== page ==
Solving your first model in Python

LocalSolver is implemented in C++ language. Nevertheless, object-oriented APIs are provided for Python, allowing a full integration of LocalSolver in your Python business applications. LocalSolver’s APIs are lightweight, with only a few classes to manipulate. Note that LocalSolver is a model-and-run math programming solver: having instantiated the model, no additional code has to be written in order to run the solver.

Note

Once you have installed LocalSolver on your computer, the recommended way to link LocalSolver to your Python installation, is to type the following command in a command prompt or in the prompt of your Python environment (Anaconda for instance):

pip install localsolver -i https://pip.localsolver.com

Note that it only configures the integration of LocalSolver in Python. It is not a substitute for a proper installation of LocalSolver with a LocalSolver license. This command must be executed each time you install a new version of LocalSolver.

In this section, we show you how to model and solve your first problem in Python: the optimization of the shape of a bucket. With a limited surface of material (S=π), we try to build a bucket that holds the largest volume.

This small example is more precisely described in our example tour. Here our main goal is to learn how to write and launch a model.

Writing the model

Below is the Python program which models this non linear problem (see examples/optimal_bucket).

########## optimal_bucket.py ##########

import localsolver
import sys

with localsolver.LocalSolver() as ls:

    PI = 3.14159265359

    #
    # Declares the optimization model
    #
    m = ls.model

    # Numerical decisions
    R = m.float(0, 1)
    r = m.float(0, 1)
    h = m.float(0, 1)
    
    # Surface must not exceed the surface of the plain disc
    surface = PI*r**2 + PI*(R+r)*m.sqrt((R - r)**2 + h**2)
    m.constraint(surface <= PI)

    # Maximize the volume
    volume = PI*h/3*(R**2 + R*r + r**2)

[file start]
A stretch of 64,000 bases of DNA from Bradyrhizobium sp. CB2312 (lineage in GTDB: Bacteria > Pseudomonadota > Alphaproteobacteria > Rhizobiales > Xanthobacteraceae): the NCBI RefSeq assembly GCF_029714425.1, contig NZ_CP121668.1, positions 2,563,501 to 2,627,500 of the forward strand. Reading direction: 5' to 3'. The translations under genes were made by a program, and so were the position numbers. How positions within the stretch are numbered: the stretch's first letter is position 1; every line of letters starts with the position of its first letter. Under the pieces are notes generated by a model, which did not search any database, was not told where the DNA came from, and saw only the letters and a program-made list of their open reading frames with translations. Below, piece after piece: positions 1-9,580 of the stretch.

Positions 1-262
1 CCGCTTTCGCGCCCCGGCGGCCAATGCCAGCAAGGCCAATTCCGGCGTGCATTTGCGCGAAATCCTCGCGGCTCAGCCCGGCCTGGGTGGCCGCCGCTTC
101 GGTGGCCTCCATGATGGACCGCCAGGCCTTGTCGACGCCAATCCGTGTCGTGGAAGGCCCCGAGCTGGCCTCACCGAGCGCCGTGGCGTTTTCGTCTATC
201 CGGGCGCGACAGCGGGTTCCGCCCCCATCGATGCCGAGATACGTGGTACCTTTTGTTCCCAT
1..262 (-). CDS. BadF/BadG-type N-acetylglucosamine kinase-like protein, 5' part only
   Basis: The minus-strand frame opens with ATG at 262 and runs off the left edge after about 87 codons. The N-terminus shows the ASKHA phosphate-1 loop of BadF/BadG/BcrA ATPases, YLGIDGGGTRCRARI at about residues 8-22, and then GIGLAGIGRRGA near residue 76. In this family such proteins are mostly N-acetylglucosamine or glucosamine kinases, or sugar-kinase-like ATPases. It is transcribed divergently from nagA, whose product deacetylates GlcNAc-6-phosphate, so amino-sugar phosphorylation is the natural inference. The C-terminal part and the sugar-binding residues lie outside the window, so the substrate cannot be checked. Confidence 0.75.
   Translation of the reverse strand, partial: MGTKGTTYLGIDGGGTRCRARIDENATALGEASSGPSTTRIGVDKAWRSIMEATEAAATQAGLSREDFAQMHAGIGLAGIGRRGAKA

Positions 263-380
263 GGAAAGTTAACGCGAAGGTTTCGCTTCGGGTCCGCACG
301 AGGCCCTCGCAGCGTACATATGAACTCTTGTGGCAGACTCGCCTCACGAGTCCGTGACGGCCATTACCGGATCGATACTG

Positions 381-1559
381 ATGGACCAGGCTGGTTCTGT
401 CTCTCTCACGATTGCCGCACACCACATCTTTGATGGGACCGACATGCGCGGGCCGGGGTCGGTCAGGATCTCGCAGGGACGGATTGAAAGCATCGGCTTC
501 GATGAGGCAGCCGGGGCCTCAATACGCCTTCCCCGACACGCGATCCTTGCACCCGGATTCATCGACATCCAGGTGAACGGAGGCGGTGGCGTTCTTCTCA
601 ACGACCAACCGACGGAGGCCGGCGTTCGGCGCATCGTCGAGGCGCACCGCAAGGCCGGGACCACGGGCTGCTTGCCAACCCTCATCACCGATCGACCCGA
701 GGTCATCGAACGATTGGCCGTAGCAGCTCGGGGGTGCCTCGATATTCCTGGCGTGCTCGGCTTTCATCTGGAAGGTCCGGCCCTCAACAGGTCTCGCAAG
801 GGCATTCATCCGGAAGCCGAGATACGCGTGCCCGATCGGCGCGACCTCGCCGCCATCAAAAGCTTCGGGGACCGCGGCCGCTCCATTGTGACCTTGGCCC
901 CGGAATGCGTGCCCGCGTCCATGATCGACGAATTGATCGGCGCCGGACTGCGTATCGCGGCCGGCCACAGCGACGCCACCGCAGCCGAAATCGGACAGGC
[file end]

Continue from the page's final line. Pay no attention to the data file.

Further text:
m.maximize(volume)

    m.close()

    #
    # Param
    #
    if len(sys.argv) >= 3: ls.param.time_limit = int(sys.argv[2])
    else: ls.param.time_limit = 2

    ls.solve()

    #
    # Writes the solution in a file with the following format:
    #  - surface and volume of the bucket
    #  - values of R, r and h
    #
    if len(sys.argv) >= 2:
        with open(sys.argv[1], 'w') as f:
            f.write("%f %f\n" % (surface.value, volume.value))
            f.write("%f %f %f\n" % (R.value, r.value, h.value))

After creating the LocalSolver environment LocalSolver(), all the decision variables of the model, are declared with function float() (or also bool(), int(), set(), list()). Intermediate expressions can be built upon these decision variables by using other operators or functions. For example, in the model above: power (pow), square root (sqrt), less than or equal to (<=). Many other mathematical operators are available, allowing you to model and solve highly-nonlinear combinatorial optimization problems. The functions constraint or maximize are used for tagging expressions as constrained or maximized.

Running the Python program

A Python distribution must be installed on your computer. LocalSolver is compatible with Python 2.7 and Python >= 3.3.

On any system, if you applied the recommended pip install procedure described above, your Python program is direclty launched with:

python optimal_bucket.py

Then, the following trace will appear in your console:

LocalSolver 9.5.20200409-Win64. All rights reserved.
Load .\optimal_bucket.lsp...
Run model...
Run param...
Run solver...

Model:  expressions = 26, decisions = 3, constraints = 1, objectives = 1
Param:  time limit = 2 sec, no iteration limit

[objective direction ]:     maximize

[  0 sec,       0 itr]:            0
[ optimality gap     ]:         100%
[  0 sec,   42898 itr]:      0.68709
[ optimality gap     ]:      < 0.01%

42898 iterations performed in 0 seconds

Optimal solution:
  obj    =      0.68709
  gap    =      < 0.01%
  bounds =     0.687189

If no time limit is set, the search will continue until optimality is proven (Optimal solution message) or until you force the stop of the program by pressing Ctrl+C. The trace in console starts with the key figures of the model: number of expressions, decisions, constraints and objectives.

Once the search is finished, the total number of iterations and the elapsed time are displayed, as well as the status and the value of the best solution found. The solution status can be Inconsistent, Infeasible, Feasible or Optimal.

If you have trouble compiling or launching the program, please have a look at the Installation & licensing instructions. We invite users willing to go further with APIs to consult the Python API Reference.

Running LocalSolver without pip

If you don’t have pip or if you don’t want to use pip, executing your program will require setting the PYTHONPATH environment variable beforehand, and the lauching lines will depend on your system. If you are using a Python development environment, its settings page allows configuring the PYTHONPATH environment variable. Otherwise you can proceed as follows:

  • In a Windows command prompt you will type
    set PYTHONPATH=%LS_HOME%\bin\python
  • In a Windows PowerShell console you will type
    $env:PYTHONPATH=”$env:LS_HOME\bin\python”
  • On linux of MacOS, the command is
    export PYTHONPATH=/opt/localsolver_10_5/bin/python